Jazz: An Acquired Taste

I have been enjoying and listening to music since I was a teen but only started listening to jazz in the late 90s. I always thought Bob Dylan, Elton John, The Eagles, Rolling Stones, The Beatles, and much more were ultimate. Ivan, formerly an indie record shop owner recommended my first jazz CD. It sounded bizarre to me at first but eventually I was hooked. Jazz is an acquired taste like wine, which is not for everyone. It takes time to appreciate and be intrigued.

ORIGINS

Jazz originated amongst African Americans in New Orleans, US in the late 19th and early 20th centuries (Wikipedia). Since the 1920s, jazz has become to be recognized as a major form of musical expression. Although it is deeply rooted in West African music, different cultures have contributed their own styles to the art form. Malaysia has very few jazz musicians. There are many kinds of jazz. Some are played by big bands and others by small groups. The varieties include swing, bebop, cool, modern, and fusion. Its classification is quite wide and confusing. It’s easier to mention the names of musicians – Miles Davis, John Coltrane, Duke Ellington just to name a few.

Image by Chuck (Sting album cover)

PROGRESS AND DEVELOPMENT

Although it originated from the US, musicians all over the world have played it and influenced the development of new styles. Over the years of listening there is one word I almost always come across- improvisation. It means to perform and compose at the same time. Today, most musicians call it “jamming” or “jam”. Basically, jazz musicians just make up their music as they go along resulting in originality. This is very significant to jazz musicians because being original is very important. In my experience, I’ve heard many different arrangements of Sting’s “Fields of Gold” released in 1993. Sometimes it’s unfamiliar until it gets to a certain tune. Several versions of a tune are different which makes it interesting and unique. Improvisation distinguishes jazz musicians from pop musicians who merely change rhythms. It’s more difficult to recall and recognize many jazz songs than pop.

Image by Chuck (Miles album cover)

KIND OF BLUE (MILES DAVIS)

ORIGINAL RECORDING: 1959

It is my first jazz CD and the most played in my collection. I shall not dwell on other facts of the album as there is an overload of information about this masterpiece virtually everywhere. The question is why is it the most played CD in my collection considering that I own a wide range of CDs of various genres? The reason might be as complex and intriguing as the genius himself, Miles Davis.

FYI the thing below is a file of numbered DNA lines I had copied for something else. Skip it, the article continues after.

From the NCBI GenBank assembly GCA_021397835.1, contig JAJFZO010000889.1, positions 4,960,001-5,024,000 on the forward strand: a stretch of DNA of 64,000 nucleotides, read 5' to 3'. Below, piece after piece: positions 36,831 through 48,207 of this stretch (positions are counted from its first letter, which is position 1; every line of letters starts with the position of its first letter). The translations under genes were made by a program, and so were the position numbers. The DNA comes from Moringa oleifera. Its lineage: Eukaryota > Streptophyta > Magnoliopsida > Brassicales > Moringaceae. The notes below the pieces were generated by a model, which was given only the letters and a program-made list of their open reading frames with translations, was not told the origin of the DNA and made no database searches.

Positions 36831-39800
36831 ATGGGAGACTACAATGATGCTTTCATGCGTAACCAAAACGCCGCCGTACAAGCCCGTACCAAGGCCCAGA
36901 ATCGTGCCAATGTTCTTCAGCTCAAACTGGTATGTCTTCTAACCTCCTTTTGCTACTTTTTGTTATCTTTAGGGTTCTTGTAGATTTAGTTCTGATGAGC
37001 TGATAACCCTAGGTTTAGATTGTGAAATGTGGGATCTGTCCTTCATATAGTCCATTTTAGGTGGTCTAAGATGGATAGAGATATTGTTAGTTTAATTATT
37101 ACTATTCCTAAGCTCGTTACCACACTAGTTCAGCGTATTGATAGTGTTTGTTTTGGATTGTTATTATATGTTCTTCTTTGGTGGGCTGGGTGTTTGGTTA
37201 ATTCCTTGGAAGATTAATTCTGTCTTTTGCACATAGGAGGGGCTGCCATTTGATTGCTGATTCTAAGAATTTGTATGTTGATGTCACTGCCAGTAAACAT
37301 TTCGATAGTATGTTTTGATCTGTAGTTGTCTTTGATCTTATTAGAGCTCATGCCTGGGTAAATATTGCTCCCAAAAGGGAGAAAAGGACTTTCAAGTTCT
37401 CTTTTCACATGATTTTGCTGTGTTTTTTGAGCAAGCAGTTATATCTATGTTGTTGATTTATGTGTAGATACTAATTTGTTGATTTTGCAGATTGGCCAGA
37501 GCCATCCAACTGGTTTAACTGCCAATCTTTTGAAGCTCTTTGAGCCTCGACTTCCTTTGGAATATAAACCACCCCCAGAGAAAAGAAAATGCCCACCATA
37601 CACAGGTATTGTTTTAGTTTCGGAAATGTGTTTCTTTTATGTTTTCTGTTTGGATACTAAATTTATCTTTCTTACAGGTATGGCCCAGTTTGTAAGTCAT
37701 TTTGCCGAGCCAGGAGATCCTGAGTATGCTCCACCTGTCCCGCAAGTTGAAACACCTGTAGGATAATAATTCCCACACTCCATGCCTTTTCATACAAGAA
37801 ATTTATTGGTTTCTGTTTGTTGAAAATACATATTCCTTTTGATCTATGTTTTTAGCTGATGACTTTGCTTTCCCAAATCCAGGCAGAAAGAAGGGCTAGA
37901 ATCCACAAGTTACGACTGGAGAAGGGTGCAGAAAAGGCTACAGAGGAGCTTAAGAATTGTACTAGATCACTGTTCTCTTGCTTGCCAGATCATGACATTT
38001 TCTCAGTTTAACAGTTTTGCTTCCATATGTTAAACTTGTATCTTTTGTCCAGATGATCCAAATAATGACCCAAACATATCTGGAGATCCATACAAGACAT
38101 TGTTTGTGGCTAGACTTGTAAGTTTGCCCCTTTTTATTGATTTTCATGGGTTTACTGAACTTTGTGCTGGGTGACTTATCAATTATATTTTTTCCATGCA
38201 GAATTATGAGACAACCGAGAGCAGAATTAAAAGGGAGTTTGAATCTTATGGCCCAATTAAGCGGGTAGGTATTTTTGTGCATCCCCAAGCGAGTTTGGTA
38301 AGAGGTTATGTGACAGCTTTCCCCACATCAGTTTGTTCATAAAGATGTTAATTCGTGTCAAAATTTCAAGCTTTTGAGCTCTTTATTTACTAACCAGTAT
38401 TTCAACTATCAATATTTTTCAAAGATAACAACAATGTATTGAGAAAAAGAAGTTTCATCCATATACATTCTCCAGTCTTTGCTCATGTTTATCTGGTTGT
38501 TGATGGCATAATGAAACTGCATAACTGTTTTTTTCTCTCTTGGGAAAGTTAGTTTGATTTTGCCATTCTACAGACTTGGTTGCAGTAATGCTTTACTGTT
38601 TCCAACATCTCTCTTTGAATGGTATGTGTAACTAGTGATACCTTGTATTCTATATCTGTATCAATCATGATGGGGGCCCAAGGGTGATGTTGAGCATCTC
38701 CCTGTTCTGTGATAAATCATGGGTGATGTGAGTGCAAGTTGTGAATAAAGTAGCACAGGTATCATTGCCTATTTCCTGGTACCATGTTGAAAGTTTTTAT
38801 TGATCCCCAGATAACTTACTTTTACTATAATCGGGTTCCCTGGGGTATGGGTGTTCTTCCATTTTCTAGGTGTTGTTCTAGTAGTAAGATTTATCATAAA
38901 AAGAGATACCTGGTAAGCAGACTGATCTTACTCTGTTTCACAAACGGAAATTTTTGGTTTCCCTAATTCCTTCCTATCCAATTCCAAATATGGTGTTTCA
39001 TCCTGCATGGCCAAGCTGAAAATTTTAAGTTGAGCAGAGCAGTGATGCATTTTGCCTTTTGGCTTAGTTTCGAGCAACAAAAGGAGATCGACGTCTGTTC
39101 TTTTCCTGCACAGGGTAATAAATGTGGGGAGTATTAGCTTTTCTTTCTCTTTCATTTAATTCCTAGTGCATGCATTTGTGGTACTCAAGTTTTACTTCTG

The first track “So What” is my favourite. It’s a nine-minute recording with a simple rhythmic hook (short riff) and an unforgettable melody. The tunes are catchy and very relaxing. It is probably the only track I remember well. The first time I listened to the album, I was fascinated by the melodic content. I guess that’s what defines modal jazz. Musicians are able to understand and explain the concept better. During many listening sessions with an audiophile friend of mine, we found it rather hilarious trying to figure out the tune.

Kind of Blue is the most celebrated album in the history of jazz to the extent that it has been included in the National Recording Registry. There are numerous releases post-1959 including my copy (1997 Sony Music Entertainment Inc.). This particular reissue has an alternate take on Flamenco Sketches.

Bill Evans wrote “These artists must practice a particular discipline, that of allowing the idea to express itself in communication with their hands in such a direct way that deliberation cannot interfere. The resulting pictures lack the complex composition and textures of ordinary painting, but it is said that those who see will find something captured that escapes explanation.”


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Chuck
Author: Chuck

Just a guy who enjoys reading and a dose of jazz everyday.